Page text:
Homelessness is an issue that plagued Sweden for a long time. Well known for its national welfare system, the Swedish government provides a large safety net for its citizens to fall back on if they ever fall ill or lose their job. The Swedish government provides universal healthcare, family support and financial support for the elderly and retired. All Swedes, regardless of need, could call upon the government to receive the benefits provided by the Swedish welfare system. However, this doesn’t mean that the Swedish welfare completely shelters its residents from homelessness. What is causing homelessness in Sweden? Who are the homeless people in the famous welfare state? What is being done to alleviate this issue?
Because numerous factors can cause homelessness, every country has a different definition of homelessness. In Sweden, a person is homeless if they are in:
- acute homelessness.
- an institution and not having any housing prior to release, or in an institution even though they should have been released because they lack their own housing.
- long-term living arrangements organized by Social Services.
- in private short-term living arrangements.
This certainly is a broad definition to determine if someone is homeless. However, even with this broad definition, counting the exact number of homeless people in Sweden is a challenge. In Sweden’s 2011 survey, for example, there were 34,000 homeless people. Around 4,500 people were classed as being in an acute situation, which means that they were on the streets or in homeless shelters. However, some homeless organizations estimate that the total number could be higher. Stockholms Stadsmission, a Swedish homeless charity, pointed out that the data only presented 370 E.U. migrants. The organization claims that the survey’s estimate of these E.U. migrants is too low.
Causes of Homelessness
People fall into homelessness in Sweden for multiple reasons such as breaking up with a significant other, escaping domestic abuse or suffering from mental illness. However, the lack of affordable housing seems to be one of the main causes of homelessness in Sweden. The housing prices in Sweden, especially in Stockholm, have increased homelessness significantly. Sweden’s steadily growing population, which reached 10,183,175 people in 2018, is definitely affecting the ever-rising housing price. While an industry expert suggests that Sweden is building more homes to meet the rising demand for housing, these housings are often not affordable due to the cost of materials, land and labor.
The ones who are most affected by this rising housing prices are the marginalized and vulnerable members of society. Furthermore, Sweden’s welfare system is attracting an increasing number of immigrants into the country, which puts a strain on the system. While many migrants to Sweden are financially stable, there are groups of migrants who are not as fortunate. There are marginalized groups of E.U. migrants who fall into homelessness in Sweden.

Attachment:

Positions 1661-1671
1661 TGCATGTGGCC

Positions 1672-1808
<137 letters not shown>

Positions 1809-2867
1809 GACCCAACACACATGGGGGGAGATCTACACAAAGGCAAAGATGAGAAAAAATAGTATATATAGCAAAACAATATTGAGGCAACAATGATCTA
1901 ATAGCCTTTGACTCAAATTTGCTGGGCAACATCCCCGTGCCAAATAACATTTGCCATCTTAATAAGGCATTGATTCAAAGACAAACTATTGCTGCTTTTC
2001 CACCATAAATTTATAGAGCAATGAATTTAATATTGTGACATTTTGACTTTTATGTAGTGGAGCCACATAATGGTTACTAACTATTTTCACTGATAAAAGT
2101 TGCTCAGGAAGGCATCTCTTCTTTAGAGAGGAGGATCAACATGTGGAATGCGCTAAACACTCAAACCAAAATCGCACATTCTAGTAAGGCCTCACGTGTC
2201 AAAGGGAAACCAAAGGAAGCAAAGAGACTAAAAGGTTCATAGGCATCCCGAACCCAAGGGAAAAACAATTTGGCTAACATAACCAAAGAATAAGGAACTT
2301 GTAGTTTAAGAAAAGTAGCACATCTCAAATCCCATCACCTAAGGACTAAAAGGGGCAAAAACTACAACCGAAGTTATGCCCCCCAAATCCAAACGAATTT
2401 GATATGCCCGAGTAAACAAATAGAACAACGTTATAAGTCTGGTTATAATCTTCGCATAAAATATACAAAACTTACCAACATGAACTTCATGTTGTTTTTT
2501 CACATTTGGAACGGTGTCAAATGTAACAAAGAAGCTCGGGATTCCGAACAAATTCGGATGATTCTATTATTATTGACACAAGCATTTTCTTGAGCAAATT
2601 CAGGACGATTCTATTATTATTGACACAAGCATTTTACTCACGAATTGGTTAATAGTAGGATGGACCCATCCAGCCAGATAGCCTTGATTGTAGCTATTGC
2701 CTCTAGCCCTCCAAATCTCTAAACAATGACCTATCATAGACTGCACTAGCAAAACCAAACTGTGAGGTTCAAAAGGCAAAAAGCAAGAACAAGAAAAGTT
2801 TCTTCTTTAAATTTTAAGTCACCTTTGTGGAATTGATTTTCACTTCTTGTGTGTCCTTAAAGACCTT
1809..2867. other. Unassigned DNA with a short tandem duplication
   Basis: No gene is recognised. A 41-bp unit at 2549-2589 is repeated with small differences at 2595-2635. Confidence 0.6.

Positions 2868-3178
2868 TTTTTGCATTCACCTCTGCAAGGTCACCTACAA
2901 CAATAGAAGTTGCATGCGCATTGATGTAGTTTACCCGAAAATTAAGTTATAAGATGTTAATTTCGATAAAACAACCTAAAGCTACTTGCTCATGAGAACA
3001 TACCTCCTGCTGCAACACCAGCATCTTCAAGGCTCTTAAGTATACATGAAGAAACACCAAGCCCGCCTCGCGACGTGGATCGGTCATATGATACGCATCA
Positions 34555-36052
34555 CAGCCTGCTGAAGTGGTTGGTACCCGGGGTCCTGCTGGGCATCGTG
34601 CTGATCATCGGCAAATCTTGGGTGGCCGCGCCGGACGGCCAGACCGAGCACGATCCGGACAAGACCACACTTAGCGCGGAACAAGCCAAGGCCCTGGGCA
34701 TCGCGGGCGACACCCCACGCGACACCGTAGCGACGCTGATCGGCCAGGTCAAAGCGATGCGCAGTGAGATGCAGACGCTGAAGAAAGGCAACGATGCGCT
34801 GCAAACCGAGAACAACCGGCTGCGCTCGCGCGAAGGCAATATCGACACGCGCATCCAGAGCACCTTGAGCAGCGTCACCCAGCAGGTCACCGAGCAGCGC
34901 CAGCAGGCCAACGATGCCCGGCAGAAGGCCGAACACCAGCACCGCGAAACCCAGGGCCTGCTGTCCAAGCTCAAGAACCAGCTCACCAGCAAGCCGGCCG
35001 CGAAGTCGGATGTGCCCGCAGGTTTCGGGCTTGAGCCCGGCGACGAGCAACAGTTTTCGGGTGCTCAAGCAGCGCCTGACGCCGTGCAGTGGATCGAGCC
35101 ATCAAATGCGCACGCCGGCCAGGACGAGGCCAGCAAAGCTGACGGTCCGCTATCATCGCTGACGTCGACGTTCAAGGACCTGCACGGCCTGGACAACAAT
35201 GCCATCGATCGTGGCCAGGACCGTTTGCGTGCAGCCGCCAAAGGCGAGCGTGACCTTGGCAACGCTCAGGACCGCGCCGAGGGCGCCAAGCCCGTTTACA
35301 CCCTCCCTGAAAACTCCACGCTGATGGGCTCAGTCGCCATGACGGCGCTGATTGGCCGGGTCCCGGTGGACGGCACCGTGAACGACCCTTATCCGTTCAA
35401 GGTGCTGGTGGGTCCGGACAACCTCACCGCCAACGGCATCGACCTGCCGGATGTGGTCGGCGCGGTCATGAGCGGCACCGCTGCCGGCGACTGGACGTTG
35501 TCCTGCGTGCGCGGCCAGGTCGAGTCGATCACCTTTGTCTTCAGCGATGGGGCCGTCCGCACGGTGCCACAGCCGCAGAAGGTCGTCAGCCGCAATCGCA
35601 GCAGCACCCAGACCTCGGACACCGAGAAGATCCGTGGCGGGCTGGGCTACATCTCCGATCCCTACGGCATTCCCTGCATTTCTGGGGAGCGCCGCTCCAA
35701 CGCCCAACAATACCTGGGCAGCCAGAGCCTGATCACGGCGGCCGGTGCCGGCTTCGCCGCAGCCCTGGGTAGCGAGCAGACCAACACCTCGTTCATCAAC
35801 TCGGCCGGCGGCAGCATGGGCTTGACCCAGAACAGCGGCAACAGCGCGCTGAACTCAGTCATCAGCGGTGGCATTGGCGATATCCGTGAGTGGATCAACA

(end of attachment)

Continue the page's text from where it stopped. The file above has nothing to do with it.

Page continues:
Amnesty International’s 2018 report on the Romani population in Sweden found that there is a sizable population of Romani and other E.U migrants who are suffering from homelessness in Sweden. Romani, in particular, are marginalized more than other races in the entirety of Europe. In Sweden, the report suggests that many Romani people suffer from prejudice and lack of access to basic amenities such as water, shelter and healthcare. Lacking heated shelter, for example, is dangerous for the homeless since night temperature in Sweden usually falls below freezing. One homeless man described in an interview for the report that he had to wander around the streets to keep himself from freezing to death after being kicked out of a bus station at 2 am.
Measures Being Taken to Help
Some people aim to alleviate homelessness in Sweden. The Swedish government, for its part, is taking measures to alleviate the current issue. Stockholms Stadmission, for example, opened the first food bank in Stockholm. Human rights activists in Sweden are also calling for multiple reforms to alleviate the homelessness in Sweden. Since the highest cost of land, workers and materials to build new housing is negatively affecting the lives of the homeless in Sweden, human rights activists are calling for rental, tax and land reforms. Swedish politicians are responding to this call. Recently, the Swedish government introduced measures to encourage housing turnovers and subsidies to encourage the construction of more affordable housing.
Homelessness in Sweden is a complicated issue. The rising demand and price of housing are putting pressure on Sweden’s steadily increasing population. While Sweden’s broad definition of a person’s homelessness might broaden the number of people who can receive assistance, the task of counting the exact number of homeless people in Sweden is still challenging. Many EU migrants, the Romani people in particular, still face the danger that homelessness in Sweden brings. The Swedish government and charity organizations are taking measures to address this issue both on the local and governmental levels. While a long road still lies ahead for the homeless of Sweden, many hope that a better life is coming for them.
– YongJin Yi